About 2,000 homes in the community of Leona Valley and parts of Palmdale were evacuated Friday, according to Los Angeles County fire officials.

Two outbuildings and a hay house were destroyed by the flames.

KCAL-TV showed at least two structures fully engulfed in flames near where the blaze jumped a road and sent firefighters and sheriff's deputies scattering.

"It's fuel- and topography-driven, but when fires have this much fuel and burn this hot they make their own wind," Levesque said.

The area is west of the 250-square-mile zone scorched by last summer's Station Fire, the largest wildland blaze in county history.

About 200 firefighters contained another blaze at 350 acres, Levesque said. A third fire was stopped at 30 acres.

Further north in Kern County, good weather helped firefighters build containment lines around two wildfires that destroyed homes in remote mountain communities earlier in the week.

A 2 1/2-square-mile blaze near Tehachapi on the western edge of the Mojave Desert was 44 percent contained after burning about 30 homes and other structures in a scattered community called Old West Ranch.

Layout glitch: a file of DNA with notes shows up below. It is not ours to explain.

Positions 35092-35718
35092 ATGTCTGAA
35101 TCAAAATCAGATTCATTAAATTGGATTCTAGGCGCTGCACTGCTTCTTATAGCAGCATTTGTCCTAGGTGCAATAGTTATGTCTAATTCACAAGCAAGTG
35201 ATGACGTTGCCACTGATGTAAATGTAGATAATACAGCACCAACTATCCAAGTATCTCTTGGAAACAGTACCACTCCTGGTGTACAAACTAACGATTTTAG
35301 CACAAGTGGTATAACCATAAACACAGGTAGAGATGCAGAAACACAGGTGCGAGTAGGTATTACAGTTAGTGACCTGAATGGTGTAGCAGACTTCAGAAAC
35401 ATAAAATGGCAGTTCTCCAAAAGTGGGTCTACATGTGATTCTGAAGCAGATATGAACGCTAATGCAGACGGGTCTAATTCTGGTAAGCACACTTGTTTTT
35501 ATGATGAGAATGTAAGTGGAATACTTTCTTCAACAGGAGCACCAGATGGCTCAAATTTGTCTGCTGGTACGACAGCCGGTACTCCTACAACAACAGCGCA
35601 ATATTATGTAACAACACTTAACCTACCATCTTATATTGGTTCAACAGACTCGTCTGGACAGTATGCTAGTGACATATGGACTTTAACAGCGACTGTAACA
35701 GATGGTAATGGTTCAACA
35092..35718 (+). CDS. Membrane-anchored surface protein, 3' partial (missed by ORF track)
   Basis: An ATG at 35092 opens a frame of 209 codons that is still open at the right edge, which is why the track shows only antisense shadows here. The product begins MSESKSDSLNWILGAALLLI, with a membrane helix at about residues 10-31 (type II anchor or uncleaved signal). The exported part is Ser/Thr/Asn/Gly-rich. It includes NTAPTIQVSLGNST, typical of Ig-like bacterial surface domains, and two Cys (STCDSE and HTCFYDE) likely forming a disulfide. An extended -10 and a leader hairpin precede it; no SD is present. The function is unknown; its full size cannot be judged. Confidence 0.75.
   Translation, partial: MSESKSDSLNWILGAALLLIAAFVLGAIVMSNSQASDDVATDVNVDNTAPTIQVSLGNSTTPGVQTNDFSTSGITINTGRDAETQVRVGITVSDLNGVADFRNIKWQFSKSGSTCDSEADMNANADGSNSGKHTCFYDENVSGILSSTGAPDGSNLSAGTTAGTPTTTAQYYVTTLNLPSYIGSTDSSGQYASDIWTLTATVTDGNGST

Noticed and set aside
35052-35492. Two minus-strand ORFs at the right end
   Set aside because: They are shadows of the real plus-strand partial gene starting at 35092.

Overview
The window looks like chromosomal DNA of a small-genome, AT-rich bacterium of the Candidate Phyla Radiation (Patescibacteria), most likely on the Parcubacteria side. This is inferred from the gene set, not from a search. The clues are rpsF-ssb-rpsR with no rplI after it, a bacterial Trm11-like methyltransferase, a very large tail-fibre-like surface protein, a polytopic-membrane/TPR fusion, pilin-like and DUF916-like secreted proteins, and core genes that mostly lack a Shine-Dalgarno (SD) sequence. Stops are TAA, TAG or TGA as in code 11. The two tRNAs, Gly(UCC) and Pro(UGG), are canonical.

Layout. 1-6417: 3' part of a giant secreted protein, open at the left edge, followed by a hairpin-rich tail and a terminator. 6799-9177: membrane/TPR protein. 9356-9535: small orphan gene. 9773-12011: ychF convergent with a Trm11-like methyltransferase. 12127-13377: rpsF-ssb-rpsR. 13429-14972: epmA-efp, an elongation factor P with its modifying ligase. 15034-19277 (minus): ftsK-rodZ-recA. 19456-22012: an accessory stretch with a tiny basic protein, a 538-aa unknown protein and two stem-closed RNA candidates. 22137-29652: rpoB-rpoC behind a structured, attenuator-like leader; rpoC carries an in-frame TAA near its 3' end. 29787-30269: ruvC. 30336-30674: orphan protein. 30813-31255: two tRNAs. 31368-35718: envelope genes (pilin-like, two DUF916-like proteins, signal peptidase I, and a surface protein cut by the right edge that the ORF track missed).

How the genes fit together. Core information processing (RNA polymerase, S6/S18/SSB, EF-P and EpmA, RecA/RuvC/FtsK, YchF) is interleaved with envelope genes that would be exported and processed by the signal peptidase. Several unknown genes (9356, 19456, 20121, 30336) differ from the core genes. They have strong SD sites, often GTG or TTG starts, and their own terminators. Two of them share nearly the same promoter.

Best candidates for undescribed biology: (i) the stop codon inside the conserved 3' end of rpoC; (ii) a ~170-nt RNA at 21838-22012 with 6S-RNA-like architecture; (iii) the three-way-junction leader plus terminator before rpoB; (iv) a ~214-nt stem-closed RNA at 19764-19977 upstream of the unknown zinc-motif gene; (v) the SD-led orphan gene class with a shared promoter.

The community nonetheless remained evacuated, affecting about 150 people, said John Buchanan, spokesman for the California Department of Forestry and Fire Protection.

The blaze erupted Tuesday afternoon and rapidly swept through an area where Kern County fire authorities say there is no history of any fires on record, meaning vegetation hadn't burned there in more than a century.

To the north, a fire that destroyed eight residences and a few outbuildings as it spread across about 25 square miles of the Sequoia National Forest in the Sierra Nevada was 20 percent contained, authorities said.

The cause of the fires is under investigation.

© 2010 The Associated Press.